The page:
Thursday, November 26, 2009

Call for protection of children

Call for protection of children

The Commission of Investigation report into allegations of clerical child abuse underlines the urgent need to put children’s rights into the Constitution, human rights group Amnesty International has said.

Responding to the Murphy report which concluded that clerical child abuse was covered up by the Dublin Catholic Archdiocese and other authorities, Amnesty International Ireland executive director said “our children are our responsibility, and not the responsibility of any agency that places itself above the law…today we see the consequences not only of cover up on the part of the Catholic Church, but also of State failure to guarantee children’s rights and child protection”.

Colm O’Gorman went on to say “we had the Ferns report in 2005, the Ryan report in May and now this…unless our most fundamental law demands that we put children’s rights at the heart of the decisions we make they will remain targets for abuse and neglect”.

The Dublin Rape Crisis Centre welcomed the publication of the Murphy Report saying publication of the investigations indicated the first step in the healing process for the victims and survivors of sexual abuse.

Ellen O'Malley-Dunlop, chief executive of DRCC said “we now have the opportunity with all the information we have as a result of both the Murphy and the Ryan Reports, to ensure that these atrocities never happen again”.

Reparation must be made and policies and procedures put in place to ensure that these atrocities do not happen again, she said, adding “it is not enough to have Guidelines for Child Protection anymore we must put Child Protection on a Statutory Basis”.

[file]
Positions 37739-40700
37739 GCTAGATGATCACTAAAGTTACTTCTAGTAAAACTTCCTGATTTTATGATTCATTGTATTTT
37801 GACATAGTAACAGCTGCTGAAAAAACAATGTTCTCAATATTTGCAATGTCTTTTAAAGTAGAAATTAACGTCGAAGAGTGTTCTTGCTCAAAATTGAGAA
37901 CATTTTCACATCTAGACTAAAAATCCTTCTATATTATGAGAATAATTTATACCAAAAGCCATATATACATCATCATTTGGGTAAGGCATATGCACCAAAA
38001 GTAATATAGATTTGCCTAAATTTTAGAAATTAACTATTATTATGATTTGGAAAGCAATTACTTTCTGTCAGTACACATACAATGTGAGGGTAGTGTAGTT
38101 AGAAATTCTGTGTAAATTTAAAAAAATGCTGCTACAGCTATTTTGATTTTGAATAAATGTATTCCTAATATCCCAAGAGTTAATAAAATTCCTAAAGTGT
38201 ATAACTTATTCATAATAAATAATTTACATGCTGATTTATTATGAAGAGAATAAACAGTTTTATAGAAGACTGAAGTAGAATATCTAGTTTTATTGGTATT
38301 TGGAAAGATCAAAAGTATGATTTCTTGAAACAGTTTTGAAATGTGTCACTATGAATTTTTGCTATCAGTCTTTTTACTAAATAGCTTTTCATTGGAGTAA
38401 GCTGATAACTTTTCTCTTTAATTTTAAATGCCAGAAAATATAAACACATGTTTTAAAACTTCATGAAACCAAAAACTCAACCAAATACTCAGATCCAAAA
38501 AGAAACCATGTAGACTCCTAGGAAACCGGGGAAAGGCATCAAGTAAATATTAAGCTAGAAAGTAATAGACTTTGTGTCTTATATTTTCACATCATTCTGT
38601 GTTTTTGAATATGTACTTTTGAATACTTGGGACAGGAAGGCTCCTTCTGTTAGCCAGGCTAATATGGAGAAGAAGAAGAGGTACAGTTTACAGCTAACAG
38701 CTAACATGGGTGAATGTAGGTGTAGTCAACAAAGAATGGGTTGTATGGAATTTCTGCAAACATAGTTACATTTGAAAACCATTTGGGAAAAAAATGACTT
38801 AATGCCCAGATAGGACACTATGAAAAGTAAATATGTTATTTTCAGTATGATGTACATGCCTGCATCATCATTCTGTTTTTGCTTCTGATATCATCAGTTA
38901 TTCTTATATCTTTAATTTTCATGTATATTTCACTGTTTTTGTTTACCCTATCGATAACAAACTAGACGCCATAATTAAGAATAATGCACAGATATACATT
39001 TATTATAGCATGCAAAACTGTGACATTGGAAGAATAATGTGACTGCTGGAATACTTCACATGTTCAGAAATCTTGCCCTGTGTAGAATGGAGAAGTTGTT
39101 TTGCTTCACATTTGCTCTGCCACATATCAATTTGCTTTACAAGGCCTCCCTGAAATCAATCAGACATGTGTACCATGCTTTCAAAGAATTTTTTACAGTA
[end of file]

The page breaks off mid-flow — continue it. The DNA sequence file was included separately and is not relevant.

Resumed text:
The Irish Society for the Prevention of Cruelty to Children (ISPCC) expressed concern and frustration over the report findings.

Chief executive Ashley Balbirnie said “to ensure our children are better protected, and to ensure that yet another report on child protection and welfare has more than a piecemeal approach to the ongoing recommendations, we need to see a significant overhaul of how the system currently operates”.

This includes placing children first guidelines on a statutory footing, ensuring cross border consistency in child protection systems and enshrining children's rights in the Constitution, she said.

The Irish Survivors of Child Abuse (SOCA) said the Church should make full and proper reparations as far as is possible to the victims of its wayward priests without the excessive legal and adversarial approach previously adapted.

Calling for the Pope to appoint a special representative to Ireland to oversee the entire inquiry process in conjunction with the civil authorities, it said similar inquires into abuse in all other dioceses in Ireland should take place.

No comments: